The tightly controlled iPhone does not have that problem. Apple also need not worry about handset manufacturers or carriers who want to modify the operating system or install something proprietary on it. Is the risk of not identifying the next Skype greater than the benefits that come with centralization? It is hard to tell, but Wu does not even acknowledge what is ultimately a cost-benefit calculation, for he rejects Apple’s approach on ideological rather than economic grounds. For Wu, Apple’s closed architecture is contrary to the open spirit of the Internet. And maybe it is, but that is a shaky foundation for regulating Apple out of existence or into a shell of its former self.
Similarly, it will not do simply to assume that Apple’s control over the content in its App Store threatens freedom of expression. Sure, Apple has made plenty of bad decisions on this front, but in assessing the company’s contributions, positive and negative, to free expression, one should also consider the benefits the iPad might bring to newspaper and magazine publishing. There are already two major publications produced exclusively for the iPad, Project, a magazine, and The Daily, a newspaper. And many print outlets are looking at Apple’s closed system as a potential savior, a way to monetize content they were forced to give away on the Web.
In short, the contributions of modern information empires, whether Apple or Facebook or Google, need to be judged on a much broader set of criteria than those Wu outlines. Wu’s sweeping claims about the future of the Internet as seen through the prism of information empires and the alleged need for separation miss the mark. This is too narrow an analytical basis for thinking about Internet policy as a whole.
But could the information empire still be a useful concept in the net neutrality debate? Internet Architecture and Innovation, a new book by Stanford Law professor Barbara Van Schewick, shows that it is not. Reading Van Schewick’s book after Wu’s is like walking into a three-hour academic lecture after watching an eighteen-minute TED talk: while the lecture might seem too demanding at the outset, it eventually proves far more rewarding.
Internet Architecture and Innovation explores how changes in a system’s technical architecture and design affect the environment for innovation. Van Schewick argues that modularity—the degree to which a system’s components can be designed, produced, and used independently of one another—is a defining feature of systems. Lego blocks and personal computers score high on modularity; automobiles, less so. In highly modular systems, designers of a particular module can treat all other modules as black boxes; the design of their own module is independent of how other modules are designed or connected. In general, high modularity is good for innovation, as it provides designers with flexibility while also narrowing their focus to a single problem.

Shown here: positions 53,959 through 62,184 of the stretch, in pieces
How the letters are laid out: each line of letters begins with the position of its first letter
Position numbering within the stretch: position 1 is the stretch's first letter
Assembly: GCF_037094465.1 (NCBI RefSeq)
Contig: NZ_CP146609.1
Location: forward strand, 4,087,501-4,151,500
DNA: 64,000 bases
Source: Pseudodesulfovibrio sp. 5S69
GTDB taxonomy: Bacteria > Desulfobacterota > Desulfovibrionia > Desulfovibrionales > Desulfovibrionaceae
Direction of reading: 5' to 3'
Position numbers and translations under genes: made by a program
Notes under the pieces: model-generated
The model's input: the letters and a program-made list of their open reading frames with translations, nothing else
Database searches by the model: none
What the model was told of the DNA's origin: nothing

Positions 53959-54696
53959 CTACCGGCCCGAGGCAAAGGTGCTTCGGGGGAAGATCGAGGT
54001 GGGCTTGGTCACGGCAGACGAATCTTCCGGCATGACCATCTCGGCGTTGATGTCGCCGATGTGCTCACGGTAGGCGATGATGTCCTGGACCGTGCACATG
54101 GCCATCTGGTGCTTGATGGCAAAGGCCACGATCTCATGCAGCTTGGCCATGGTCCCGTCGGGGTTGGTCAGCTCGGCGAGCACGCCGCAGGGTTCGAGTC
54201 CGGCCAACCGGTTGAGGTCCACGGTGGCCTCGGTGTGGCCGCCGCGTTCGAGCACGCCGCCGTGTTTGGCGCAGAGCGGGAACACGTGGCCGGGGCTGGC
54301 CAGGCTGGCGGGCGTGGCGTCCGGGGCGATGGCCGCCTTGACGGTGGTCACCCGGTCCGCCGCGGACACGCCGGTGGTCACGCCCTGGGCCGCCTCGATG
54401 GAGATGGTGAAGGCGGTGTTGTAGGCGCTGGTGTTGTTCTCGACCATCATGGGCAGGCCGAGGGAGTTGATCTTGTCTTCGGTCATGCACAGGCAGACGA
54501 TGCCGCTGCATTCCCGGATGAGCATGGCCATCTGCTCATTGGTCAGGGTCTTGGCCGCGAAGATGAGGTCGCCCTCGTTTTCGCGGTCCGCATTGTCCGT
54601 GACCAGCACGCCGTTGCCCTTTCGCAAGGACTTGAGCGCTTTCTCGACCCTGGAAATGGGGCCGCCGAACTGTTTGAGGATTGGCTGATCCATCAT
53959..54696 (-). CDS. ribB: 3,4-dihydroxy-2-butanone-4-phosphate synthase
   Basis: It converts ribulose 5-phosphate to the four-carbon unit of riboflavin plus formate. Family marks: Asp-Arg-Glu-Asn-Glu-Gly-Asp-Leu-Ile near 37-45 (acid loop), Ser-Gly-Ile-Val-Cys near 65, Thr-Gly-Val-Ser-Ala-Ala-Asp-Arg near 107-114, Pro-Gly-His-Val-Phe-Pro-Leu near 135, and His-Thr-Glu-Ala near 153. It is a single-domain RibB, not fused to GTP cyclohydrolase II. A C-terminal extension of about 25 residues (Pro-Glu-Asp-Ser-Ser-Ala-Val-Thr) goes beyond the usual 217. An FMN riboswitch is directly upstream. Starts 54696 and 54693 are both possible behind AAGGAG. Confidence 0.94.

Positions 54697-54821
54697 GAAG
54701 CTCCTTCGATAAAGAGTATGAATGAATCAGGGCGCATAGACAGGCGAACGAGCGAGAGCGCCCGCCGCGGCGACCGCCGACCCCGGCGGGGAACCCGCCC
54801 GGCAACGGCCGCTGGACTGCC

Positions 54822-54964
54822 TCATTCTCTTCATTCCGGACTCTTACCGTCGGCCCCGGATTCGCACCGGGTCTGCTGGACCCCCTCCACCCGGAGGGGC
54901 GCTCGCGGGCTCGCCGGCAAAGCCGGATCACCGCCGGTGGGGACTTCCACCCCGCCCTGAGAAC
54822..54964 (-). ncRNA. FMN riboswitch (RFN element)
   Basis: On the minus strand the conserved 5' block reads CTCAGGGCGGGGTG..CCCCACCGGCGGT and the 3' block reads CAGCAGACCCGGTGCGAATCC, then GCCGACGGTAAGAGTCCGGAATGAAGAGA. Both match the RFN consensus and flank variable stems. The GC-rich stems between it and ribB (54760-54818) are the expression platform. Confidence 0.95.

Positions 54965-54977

“Layered architecture” is one form of modularity. With layered architecture, all modules are arranged hierarchically; the modules assigned to a particular layer are only allowed to use the modules that lie on the same level or below it, and lower layers are shielded from changes to those above. Such designs are all around us: we do not typically need to change the foundation of a house in order to change the roof. This configuration makes a system less complex and easier to modify.
A similar layering principle is at work in Internet architecture, but with a twist. As a network, the Internet functions with two kinds of computers: the computers (like the one I am using to write this article) that use the services of the network to communicate with one another at the edges of the network, and the computers that help to implement the network (the servers and other intermediaries that lie at the core of the network and help to transmit data to and from its edges).
A service such as Skype can be offered in two ways on such a network. One is to enable both types of computers—those at the edges and those at the core—to recognize Skype data and make those computers handle that data with special care, different from the way they handle other packets of information. The other strategy is to keep the computers in the core of the network in the dark about Skype and simply have them pass packets of data from source to destination, without being able to recognize the contents of that data.
If the only service that we need to worry about is Skype, the solution is straightforward: it’s best to teach core computers about Skype, if only to ensure that no data get lost in the transmission process. But what if a network might need to handle millions of services, all of them demanding slightly different treatment?
This requirement is best served by a network with minimal complexity and specialization at the core and greater specialization at the edges. This idea—the “end-to-end” principle—guided the early development of the Internet. The principle’s broad version postulates:
A function or service should be carried out within a network layer only if it is needed by all clients of that layer, and it can be completely implemented in that layer.
In practice, the broad version of end-to-end makes it impossible to block services such as Skype, for this can only be achieved if the network operator starts manipulating data packets passing through the network. But this would require implementing an additional network function that is not needed at that particular layer, thus violating the end-to-end principle.